Enterprise search strategy development – a Research Note

Given the potential benefits and challenges of enterprise search it is surprising that the 2012 Findwise Enterprise Search and Findability survey indicated that only 14% of respondents had a search strategy, though 30% were planning to develop a strategy in 2012/2013.  This result is consistent with the Digital Workplace Trends report from NetStrategyJMC and tends to support the view that search is not seen as a business-critical element.

Search does need to be planned. It is technically challenging, users have high expectations and a high dependency on the success of search and there is going to need to be a substantial investment in personnel for the search support team. It is one of very few enterprise applications that probably everyone in the organisation will use weekly. Enterprise search also bumps into many business operations. The search engine will need to interface with other applications and there are some legal and compliance issues. In the future the boundaries between search, business intelligence and content analytics are going to become increasing blurred and delivering access to enterprise search through mobile devices is going to be essential within a year or so. Web site search also needs to be taken into consideration. In addition SharePoint 2013 is certainly raising the profile of search as organisations begin to access the benefits and challenges of upgrading from SharePoint 2010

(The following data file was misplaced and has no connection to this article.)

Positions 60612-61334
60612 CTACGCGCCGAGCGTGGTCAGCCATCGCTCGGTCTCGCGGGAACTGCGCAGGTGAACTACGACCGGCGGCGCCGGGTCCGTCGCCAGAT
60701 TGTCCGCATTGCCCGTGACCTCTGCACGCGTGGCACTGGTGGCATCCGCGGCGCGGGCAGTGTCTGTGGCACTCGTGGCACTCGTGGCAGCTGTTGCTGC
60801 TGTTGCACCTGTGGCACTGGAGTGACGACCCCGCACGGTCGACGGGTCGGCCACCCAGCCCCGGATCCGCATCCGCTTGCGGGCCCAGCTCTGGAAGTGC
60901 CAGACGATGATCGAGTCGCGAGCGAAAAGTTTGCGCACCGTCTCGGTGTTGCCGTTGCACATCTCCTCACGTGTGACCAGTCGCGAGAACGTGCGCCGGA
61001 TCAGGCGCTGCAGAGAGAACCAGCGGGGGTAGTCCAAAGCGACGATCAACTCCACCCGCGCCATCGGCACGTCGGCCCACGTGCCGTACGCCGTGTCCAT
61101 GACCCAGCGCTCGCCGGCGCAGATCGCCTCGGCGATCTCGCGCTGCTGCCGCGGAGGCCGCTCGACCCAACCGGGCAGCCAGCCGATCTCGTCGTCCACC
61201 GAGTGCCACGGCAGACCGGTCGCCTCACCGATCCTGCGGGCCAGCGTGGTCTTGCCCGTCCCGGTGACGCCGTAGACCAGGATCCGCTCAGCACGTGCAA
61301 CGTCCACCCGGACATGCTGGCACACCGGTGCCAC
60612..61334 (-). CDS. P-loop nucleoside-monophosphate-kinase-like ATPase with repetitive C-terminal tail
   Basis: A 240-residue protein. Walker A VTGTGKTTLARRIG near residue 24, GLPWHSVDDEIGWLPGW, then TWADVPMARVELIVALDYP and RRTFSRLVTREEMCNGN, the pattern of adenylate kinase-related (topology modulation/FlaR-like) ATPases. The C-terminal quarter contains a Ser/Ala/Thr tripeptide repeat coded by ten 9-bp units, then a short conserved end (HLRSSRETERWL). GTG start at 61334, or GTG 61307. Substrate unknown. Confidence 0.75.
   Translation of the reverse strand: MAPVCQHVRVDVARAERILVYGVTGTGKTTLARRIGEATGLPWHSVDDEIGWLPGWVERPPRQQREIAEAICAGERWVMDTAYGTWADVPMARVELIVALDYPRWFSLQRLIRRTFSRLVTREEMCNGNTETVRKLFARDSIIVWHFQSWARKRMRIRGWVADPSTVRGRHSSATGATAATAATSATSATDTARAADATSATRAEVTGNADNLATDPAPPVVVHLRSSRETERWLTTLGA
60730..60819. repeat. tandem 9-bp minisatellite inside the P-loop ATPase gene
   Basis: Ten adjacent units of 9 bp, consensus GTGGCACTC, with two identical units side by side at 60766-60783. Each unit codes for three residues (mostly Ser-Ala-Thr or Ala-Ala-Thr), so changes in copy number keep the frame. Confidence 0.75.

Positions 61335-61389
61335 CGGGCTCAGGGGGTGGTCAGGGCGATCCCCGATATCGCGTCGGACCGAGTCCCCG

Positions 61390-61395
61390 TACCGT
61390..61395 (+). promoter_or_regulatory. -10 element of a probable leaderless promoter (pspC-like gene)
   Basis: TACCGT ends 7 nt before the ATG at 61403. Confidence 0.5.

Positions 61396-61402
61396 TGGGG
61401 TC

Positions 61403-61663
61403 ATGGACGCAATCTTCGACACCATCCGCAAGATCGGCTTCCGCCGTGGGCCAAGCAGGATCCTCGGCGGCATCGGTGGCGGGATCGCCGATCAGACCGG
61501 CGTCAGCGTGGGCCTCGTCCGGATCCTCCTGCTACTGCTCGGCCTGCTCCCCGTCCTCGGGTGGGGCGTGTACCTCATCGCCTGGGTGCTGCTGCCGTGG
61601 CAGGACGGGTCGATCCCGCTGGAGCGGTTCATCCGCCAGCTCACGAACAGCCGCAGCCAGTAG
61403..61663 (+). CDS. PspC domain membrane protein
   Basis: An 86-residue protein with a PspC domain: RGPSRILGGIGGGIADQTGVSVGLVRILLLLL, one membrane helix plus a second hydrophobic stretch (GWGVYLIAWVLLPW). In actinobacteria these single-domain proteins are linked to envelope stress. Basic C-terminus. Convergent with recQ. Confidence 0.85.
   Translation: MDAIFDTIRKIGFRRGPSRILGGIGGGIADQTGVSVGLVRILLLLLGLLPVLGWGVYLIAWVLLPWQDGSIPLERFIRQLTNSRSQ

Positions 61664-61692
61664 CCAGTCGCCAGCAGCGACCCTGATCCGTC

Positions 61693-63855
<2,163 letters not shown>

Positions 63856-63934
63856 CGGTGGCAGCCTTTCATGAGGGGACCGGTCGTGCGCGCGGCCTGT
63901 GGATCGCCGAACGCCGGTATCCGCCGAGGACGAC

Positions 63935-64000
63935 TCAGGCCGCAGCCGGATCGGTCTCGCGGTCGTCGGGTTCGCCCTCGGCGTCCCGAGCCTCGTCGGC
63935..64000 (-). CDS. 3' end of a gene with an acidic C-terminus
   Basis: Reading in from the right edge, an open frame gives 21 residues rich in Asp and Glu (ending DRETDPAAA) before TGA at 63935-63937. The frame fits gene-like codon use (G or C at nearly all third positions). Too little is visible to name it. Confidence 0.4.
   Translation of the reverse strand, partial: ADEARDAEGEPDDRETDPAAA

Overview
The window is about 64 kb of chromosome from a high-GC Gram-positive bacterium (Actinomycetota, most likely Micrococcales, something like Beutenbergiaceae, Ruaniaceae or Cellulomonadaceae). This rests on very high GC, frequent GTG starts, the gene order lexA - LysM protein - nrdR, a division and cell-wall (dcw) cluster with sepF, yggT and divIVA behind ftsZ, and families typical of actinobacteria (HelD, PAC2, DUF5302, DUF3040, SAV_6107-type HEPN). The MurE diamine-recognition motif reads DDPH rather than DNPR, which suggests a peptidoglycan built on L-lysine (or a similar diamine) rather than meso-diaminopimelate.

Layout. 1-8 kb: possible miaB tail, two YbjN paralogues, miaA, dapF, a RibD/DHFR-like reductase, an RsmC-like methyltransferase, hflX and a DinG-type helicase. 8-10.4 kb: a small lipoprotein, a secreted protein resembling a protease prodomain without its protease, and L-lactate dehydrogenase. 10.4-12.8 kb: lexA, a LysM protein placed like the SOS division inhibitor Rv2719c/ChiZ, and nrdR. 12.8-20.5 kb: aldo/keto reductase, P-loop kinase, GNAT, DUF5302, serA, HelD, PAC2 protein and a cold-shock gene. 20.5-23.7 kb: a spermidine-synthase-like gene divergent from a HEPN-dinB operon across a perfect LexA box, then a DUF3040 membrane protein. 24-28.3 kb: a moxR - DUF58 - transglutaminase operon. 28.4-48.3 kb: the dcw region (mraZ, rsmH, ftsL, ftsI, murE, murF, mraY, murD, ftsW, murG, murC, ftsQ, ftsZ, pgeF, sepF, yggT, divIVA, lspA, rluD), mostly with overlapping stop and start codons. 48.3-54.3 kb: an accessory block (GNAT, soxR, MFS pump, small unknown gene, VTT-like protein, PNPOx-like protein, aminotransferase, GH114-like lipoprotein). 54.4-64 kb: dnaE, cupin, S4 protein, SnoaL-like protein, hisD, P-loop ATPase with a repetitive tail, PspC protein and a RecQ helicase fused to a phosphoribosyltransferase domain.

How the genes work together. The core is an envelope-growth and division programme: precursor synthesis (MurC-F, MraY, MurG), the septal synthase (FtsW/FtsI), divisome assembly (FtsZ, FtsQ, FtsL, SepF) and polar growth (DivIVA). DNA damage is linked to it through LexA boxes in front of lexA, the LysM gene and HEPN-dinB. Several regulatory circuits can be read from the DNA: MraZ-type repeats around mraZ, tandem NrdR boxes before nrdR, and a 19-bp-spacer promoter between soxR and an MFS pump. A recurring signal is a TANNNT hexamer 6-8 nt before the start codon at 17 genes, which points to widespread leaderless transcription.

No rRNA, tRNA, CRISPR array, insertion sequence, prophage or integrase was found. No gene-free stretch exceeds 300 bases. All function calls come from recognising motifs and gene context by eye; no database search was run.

This new Research Note sets out a framework for a search strategy but of course the details will be specific to every organisation. It is based on some of the content of my book Enterprise Search and is in effect an annotated checklist of some (but by no means all) of issues that need to be taken into consideration.  At Intranet Focus Ltd. we currently have five projects underway in which the core element is the preparation of a search strategy. Do contact us if you feel our experience could be of assistance to you and your colleagues. Our advice is always vendor-independent.  

Martin White